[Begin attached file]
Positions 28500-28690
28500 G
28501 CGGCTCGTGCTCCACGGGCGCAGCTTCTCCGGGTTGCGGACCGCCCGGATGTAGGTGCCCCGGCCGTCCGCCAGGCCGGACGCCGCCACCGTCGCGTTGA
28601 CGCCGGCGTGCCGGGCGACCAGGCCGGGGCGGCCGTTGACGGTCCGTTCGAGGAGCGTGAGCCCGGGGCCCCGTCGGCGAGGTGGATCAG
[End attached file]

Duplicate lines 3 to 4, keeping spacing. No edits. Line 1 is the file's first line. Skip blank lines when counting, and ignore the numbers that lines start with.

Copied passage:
28501 CGGCTCGTGCTCCACGGGCGCAGCTTCTCCGGGTTGCGGACCGCCCGGATGTAGGTGCCCCGGCCGTCCGCCAGGCCGGACGCCGCCACCGTCGCGTTGA
28601 CGCCGGCGTGCCGGGCGACCAGGCCGGGGCGGCCGTTGACGGTCCGTTCGAGGAGCGTGAGCCCGGGGCCCCGTCGGCGAGGTGGATCAG